Your Body Wants To Maintain A Certain Normal
When you are outside and its raining, your body does a few things. First, a sensor detects whats going on in the world around you. When its raining, your sensor is your skin, and your skin tells your brain that its wet and cold out. Then, an internal mechanism reacts to that stimulus; in this case, your brain helps raise your skin temperature by burning fat stores and calories youve consumed that day to help keep your body as warm as possible. When you are shivering, its actually a way for your body to warm itself up and increase circulation in order to keep your temperature high. In asthma the homeostasis of the smooth muscle in your lungs is interrupted when you are exposed to irritants such as dust or tobacco smoke or allergens such as pollen and symptoms can occur such as:
Once its stopped raining, your brain stops raising your body temperature with a negative feedback mechanism as a response to the fact that your body isnt experiencing the same stimuli. You stop shivering as soon as you arent as cold. And while some of those words and terms above might seem confusing, the way that all of it works is pretty straightforward. And its a perfect example of homeostasis. In asthma, it may take a rescue inhaler to revert the changes back or you may need to take a regular controller medication to try to keep homeostasis in balance.
What Is An Asthma Action Plan
Your healthcare provider will work with you to develop an asthma action plan. This plan tells you how and when to use your medicines. It also tells you what to do if your asthma gets worse and when to seek emergency care. Understand the plan and ask your healthcare provider about anything you dont understand.
The Impact Of Asthma On Daily Life
Asthma is often under-diagnosed and under-treated, particularly in low- and middle-income countries.
People with under-treated asthma can suffer sleep disturbance, tiredness during the day, and poor concentration. Asthma sufferers and their families may miss school and work, with financial impact on the family and wider community. If symptoms are severe, people with asthma may need to receive emergency health care and they may be admitted to hospital for treatment and monitoring. In the most severe cases, asthma can lead to death.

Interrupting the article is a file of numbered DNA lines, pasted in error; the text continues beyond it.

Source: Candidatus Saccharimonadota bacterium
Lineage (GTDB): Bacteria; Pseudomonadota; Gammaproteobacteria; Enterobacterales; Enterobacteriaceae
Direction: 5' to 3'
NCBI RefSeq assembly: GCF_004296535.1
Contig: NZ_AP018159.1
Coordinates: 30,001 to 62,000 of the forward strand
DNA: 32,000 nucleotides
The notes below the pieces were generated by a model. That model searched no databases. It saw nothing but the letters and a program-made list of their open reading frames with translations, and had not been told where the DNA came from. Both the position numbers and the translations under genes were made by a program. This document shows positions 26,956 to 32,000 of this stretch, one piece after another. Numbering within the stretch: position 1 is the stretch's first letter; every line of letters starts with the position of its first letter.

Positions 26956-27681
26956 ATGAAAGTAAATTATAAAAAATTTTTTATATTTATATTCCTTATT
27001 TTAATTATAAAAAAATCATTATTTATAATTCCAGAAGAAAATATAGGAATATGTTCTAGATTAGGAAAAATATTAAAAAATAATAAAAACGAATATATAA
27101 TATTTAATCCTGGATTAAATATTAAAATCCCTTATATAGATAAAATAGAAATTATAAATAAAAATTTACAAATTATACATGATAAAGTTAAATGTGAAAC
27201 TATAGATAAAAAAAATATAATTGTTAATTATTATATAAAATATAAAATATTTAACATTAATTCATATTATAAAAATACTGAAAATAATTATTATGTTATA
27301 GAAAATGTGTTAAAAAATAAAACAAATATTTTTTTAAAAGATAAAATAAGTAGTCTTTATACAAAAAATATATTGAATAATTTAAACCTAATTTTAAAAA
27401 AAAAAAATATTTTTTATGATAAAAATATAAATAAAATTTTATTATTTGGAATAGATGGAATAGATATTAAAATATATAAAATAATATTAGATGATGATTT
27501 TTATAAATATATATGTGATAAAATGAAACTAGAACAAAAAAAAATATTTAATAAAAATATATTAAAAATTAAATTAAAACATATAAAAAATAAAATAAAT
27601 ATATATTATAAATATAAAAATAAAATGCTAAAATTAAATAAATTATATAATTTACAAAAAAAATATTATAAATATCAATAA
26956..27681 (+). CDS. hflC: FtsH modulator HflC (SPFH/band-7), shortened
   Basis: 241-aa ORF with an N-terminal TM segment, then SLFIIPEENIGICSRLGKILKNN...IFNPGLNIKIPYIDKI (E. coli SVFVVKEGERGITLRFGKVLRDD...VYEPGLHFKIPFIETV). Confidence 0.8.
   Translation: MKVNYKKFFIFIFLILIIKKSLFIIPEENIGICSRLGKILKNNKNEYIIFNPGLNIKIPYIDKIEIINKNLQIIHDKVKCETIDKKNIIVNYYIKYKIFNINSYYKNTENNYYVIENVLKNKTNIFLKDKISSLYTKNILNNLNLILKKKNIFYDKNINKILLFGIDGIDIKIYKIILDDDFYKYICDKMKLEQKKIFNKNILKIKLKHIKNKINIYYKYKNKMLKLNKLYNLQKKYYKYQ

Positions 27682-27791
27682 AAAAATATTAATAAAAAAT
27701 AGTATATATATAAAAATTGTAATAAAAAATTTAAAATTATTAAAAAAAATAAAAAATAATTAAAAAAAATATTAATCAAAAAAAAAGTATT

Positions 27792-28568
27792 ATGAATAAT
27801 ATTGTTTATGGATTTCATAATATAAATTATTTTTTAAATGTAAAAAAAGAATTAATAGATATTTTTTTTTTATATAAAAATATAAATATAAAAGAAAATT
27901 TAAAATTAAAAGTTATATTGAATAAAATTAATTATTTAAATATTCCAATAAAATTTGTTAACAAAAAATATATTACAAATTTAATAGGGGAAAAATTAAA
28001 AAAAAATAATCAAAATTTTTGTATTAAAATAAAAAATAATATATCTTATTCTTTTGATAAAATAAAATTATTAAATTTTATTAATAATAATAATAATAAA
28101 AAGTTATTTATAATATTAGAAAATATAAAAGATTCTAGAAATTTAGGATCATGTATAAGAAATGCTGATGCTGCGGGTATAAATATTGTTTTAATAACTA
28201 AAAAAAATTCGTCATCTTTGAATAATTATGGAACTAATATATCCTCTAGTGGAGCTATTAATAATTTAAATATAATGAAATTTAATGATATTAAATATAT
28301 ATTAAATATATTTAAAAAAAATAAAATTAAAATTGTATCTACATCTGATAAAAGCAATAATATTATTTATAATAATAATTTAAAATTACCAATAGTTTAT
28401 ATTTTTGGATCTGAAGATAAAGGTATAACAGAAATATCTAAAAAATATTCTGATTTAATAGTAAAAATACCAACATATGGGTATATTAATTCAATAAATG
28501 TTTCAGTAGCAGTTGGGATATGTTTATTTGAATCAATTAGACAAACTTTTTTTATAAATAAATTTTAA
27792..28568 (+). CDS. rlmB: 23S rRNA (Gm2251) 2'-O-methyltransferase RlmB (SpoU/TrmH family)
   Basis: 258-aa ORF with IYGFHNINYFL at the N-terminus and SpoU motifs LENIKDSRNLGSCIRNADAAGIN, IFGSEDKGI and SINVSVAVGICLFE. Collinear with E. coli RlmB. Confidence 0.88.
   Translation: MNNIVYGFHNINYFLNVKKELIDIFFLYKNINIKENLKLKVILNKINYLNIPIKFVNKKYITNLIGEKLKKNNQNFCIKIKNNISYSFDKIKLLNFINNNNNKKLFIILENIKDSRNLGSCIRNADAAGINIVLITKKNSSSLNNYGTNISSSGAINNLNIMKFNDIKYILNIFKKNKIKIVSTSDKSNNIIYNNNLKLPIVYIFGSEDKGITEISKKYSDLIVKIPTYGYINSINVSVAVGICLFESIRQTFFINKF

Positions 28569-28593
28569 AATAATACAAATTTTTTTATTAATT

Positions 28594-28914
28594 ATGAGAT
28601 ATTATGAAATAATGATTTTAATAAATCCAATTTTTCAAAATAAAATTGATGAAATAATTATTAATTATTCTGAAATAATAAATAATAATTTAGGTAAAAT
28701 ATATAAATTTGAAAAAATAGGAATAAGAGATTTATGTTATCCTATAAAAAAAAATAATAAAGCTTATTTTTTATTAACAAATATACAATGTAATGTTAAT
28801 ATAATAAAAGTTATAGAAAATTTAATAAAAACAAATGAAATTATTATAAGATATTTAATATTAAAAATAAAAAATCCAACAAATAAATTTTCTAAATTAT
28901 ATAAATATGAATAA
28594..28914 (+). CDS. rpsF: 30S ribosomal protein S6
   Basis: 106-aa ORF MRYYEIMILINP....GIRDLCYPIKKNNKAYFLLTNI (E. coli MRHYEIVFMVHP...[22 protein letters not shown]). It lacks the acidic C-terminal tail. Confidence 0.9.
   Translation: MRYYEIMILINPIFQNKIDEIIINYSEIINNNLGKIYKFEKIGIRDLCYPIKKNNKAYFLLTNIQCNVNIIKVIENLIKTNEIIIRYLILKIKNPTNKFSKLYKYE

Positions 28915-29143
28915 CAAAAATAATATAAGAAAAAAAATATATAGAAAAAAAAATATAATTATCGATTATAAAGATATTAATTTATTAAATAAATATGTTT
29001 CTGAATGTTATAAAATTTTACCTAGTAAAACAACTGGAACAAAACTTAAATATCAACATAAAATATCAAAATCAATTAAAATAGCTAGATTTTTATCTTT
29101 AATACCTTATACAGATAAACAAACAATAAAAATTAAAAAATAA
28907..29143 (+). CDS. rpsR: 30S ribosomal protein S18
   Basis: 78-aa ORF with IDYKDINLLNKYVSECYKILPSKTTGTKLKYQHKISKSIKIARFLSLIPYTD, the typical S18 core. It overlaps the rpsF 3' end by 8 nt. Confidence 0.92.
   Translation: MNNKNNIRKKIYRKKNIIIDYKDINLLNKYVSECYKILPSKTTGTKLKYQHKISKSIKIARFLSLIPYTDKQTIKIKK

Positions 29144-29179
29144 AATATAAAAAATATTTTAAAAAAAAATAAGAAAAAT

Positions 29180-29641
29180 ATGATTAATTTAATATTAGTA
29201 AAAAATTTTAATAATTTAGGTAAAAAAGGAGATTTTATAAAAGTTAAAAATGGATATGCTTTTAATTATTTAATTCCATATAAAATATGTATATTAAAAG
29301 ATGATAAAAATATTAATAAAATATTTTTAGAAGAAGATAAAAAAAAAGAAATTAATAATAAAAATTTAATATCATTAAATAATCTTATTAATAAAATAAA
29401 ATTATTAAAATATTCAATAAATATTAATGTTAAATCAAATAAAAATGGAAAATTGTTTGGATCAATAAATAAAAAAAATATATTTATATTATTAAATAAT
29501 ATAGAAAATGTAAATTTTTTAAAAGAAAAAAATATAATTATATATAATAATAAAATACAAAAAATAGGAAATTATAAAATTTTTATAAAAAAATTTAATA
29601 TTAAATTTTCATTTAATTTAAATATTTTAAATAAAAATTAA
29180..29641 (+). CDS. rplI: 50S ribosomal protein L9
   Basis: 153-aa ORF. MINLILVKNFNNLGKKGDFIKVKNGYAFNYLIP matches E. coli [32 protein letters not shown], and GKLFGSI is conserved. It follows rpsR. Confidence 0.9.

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Who Strategy For Prevention And Control Of Asthma
Asthma is included in the WHO Global Action Plan for the Prevention and Control of NCDs and the United Nations 2030 Agenda for Sustainable Development.
WHO is taking action to extend diagnosis of and treatment for asthma in a number of ways.
The WHO Package of Essential Noncommunicable Disease Interventions was developed to help improve NCD management in primary health care in low-resource settings. PEN includes protocols for the assessment, diagnosis, and management of chronic respiratory diseases , and modules on healthy lifestyle counselling, including tobacco cessation, and self-care.
Reducing tobacco smoke exposure is important for both primary prevention of asthma and disease management. The Framework Convention on Tobacco Control is enabling progress in this area as are WHO initiatives such as MPOWER and mTobacco Cessation.
What Happens To The Body In A Person Diagnosed With Asthma
The underlying mechanism of asthma is usually a chronic inflammation of the airways, which is exacerbated by triggers .
Airway Hyperresponsiveness describes the predisposition for the airways to respond to triggers in an exaggerated and reactive way. It involves an increased sensitivity to triggers as well as an excessive constriction of the airways when exposed to them .
When exposed to triggers, the airways undergo physical changes that result in intermittent airway narrowing. These are:
- Bronchoconstriction: The smooth muscle in the wall of the airways contracts, becoming tighter and narrower. This muscle contracts more easily and strongly in people with asthma.
- Inflammation and swelling of the airway walls, reducing space.
- Excessive mucus production, which blocks the inside of the airways.
There is no single reliable test to diagnose asthma. Diagnosis is based on the individuals history, physical examination, considering other diagnoses and noting variable airflow limitation. Spirometry is the recommended method for confirming the diagnosis, assessing severity and monitoring asthma .